Prescribing steroid creams tends to be the “go-to” solution for medical professionals treating a seborrheic dermatitis diagnosis. The same usually applies for eczema and rosacea. While steroid creams can do a good job fighting inflammation and redness, they can also be very problematic. Steroid creams can weaken and thin the skin (especially with long term use). This can ultimately compromise the protective barrier of the skin and cause a vicious cycle of dependency. It is very common to see people use a steroid cream, have excellent results eliminating their seborrheic dermatitis, and then experience a massive rebound effect after they stop using it. With long term use, it is also common to see steroid creams lose their effectiveness and require stronger and stronger steroid creams to be prescribed. It is truly a horrible cycle. Steroid creams can be effective, but if the underlying cause for the seborrheic dermatitis is not addressed, the cycle begins. Another problem I see quite often is false hope resulting in no changes to lifestyle or further investigation. Meaning, many people using steroid creams see results in the beginning and start to view the cream as their solution. So the cause of their seborrheic dermatitis is never addressed and they usually don’t change anything else in their routine or lifestyle. They develop a dependency on a cream that will eventually become ineffective, while simultaneously weakening their skin’s ability to combat the skin condition without it.
I am not going to recommend or advise anyone to not listen to their medical professional if they have been prescribed a medication. However, I will say that personally I feel very strongly against the use of steroid creams. If you must use a steroid cream, please be careful, do your research, and ask a lot of questions.
Why Soaps Are No Good
Soaps are extremely drying and harsh on the skin. They also tend to clog pores and leave a residue. Have you ever heard of soap scum? Well, I encourage you to research “soap scum and hard water” and see what you find. Soap binds to the mineral deposits in hard water creating what is commonly called soap scum. It is basically a residue that builds up in most bathtubs and showers. And guess what…that residue is also on your skin and it’s a common irritant. No bueno!
Soaps are also made up of lipids, which is another food source for yeast. So when washing with soap, not only are your drying out and damaging your skin, but you also leave a layer of food for yeast. So soaps and oils (especially combined) can really have disastrous results for seborrheic dermatitis. So to cleanse the skin you want something that has no oils, no soap or lipids, no chemicals, fragrances, irritants, etc., that can still clean your skin and decrease yeast. For now, forget about soaps or shampoos that contain pyrithione zinc, selenium sulfide, ketoconazole, or other ingredients. Yes, they have good anti-fungal properties that can certainly be effective. But the products they are in also have other properties and chemicals that will not work for many people, and can actually be causing or adding to the problem. Moreover, using shampoos on your face, or tar soaps, etc., can damage and strip facial skin regardless of whether you have seborrheic dermatitis or not.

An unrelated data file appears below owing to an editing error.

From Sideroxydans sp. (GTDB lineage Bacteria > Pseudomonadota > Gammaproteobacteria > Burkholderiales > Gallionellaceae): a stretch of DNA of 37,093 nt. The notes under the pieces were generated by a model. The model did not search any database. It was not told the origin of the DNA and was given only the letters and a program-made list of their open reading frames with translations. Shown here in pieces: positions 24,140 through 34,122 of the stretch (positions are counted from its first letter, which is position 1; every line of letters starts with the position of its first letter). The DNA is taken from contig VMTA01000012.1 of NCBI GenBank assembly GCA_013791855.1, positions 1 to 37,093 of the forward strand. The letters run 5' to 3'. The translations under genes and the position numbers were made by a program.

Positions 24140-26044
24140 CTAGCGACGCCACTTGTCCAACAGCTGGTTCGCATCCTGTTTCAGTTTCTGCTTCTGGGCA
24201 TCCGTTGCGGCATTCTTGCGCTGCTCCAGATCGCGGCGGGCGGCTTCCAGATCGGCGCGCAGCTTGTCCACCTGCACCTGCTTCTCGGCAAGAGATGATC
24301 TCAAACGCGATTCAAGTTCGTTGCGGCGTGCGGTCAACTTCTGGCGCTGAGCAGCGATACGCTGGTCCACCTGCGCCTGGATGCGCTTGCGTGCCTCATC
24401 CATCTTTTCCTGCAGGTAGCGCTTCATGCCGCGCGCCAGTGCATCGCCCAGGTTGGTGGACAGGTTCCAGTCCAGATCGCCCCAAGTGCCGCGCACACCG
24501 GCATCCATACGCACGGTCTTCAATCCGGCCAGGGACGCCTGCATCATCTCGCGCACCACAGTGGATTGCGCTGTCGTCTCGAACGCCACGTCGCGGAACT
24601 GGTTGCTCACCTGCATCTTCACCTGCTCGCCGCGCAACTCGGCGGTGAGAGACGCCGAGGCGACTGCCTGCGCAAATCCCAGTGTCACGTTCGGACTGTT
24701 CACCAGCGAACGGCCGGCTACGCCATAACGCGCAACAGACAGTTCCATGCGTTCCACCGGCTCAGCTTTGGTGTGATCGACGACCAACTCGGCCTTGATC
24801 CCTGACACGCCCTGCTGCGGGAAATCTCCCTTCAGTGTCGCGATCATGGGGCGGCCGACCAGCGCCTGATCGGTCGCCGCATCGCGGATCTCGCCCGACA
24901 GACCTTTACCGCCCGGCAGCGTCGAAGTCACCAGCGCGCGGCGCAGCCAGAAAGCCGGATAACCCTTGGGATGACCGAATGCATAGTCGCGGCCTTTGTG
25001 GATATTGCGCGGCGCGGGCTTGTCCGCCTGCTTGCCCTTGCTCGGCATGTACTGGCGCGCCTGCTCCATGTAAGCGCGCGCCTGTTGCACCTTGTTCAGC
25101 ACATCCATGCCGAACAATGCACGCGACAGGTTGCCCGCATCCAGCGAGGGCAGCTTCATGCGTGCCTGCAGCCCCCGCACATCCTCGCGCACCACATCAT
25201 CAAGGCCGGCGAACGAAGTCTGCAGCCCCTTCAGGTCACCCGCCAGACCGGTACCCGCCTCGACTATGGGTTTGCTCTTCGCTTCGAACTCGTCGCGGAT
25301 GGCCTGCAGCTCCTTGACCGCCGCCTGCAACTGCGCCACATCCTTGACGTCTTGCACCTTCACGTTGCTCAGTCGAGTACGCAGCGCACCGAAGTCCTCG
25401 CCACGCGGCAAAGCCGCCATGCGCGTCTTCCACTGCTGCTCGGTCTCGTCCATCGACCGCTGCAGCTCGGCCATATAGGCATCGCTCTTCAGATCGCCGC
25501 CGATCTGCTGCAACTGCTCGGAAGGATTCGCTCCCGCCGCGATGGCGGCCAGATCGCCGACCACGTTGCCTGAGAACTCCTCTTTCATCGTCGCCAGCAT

It’s important to note that some seborrhiec dermatitis flare-ups are much worse simply because of irritation to the skin. When you have a flare-up, your skin is like an open wound and the protective layer of your skin has been compromised. If exposed to harsh chemicals or ingredients, chlorine, etc., you can be further damaging its protective layer and contributing to more intense outbreaks. So what do you use then, right? Don’t worry, there is a solution…
That solution…is sea salt.
Step #1 – Checking Your Water
Before we go into the sea salt solution, I’d like to discuss the foundation you have in your home. That foundation is the water you bath in. Most people don’t realize that there are many skin irritants in their tap water. The wide array of minerals and deposits found in hard water that end up binding with soaps, and the presence of chlorine/chloramines, are common causes for seborrheic dermatitis. They can both leave you with dry, flaky, itchy skin. They can also cause an itchy scalp, dandruff, dry brittle hair, and hair loss. If you would like more details read my post How Tap Water Can Effect Seborrheic Dermatitis. If you do have chlorine/chloramines and hard water, removing them can make a drastic difference for your skin and overall health. Have you ever noticed people with seborrheic dermatitis say,
”Hmmm, I went on vacation and my seb derm went away! It must have been the pool, or fruits I was eating, etc.”
Probably not the case. This is especially true if they went to a resort. There is a very good chance that their seborrheic dermatitis cleared up because the hotel had a water filtration system. So the chlorine and hard water from home was no longer irritating their skin. I see the vacation story a lot, and I believe the reason most seborrheic dermatitis clears is due to combinations of low stress, bathing in clean water, and/or swimming in the ocean. So it’s a good idea to check the water in your home and make sure the foundation you have for washing your skin isn’t causing you to fail from the start. If you’re not sure how to check your water you can use my How To Check Your Water article as a guide. And if you want to know how I soften my water and remove chlorine/chloramines you can check out my post on How To Soften Your Water And Filter Chlorine & Chloramines.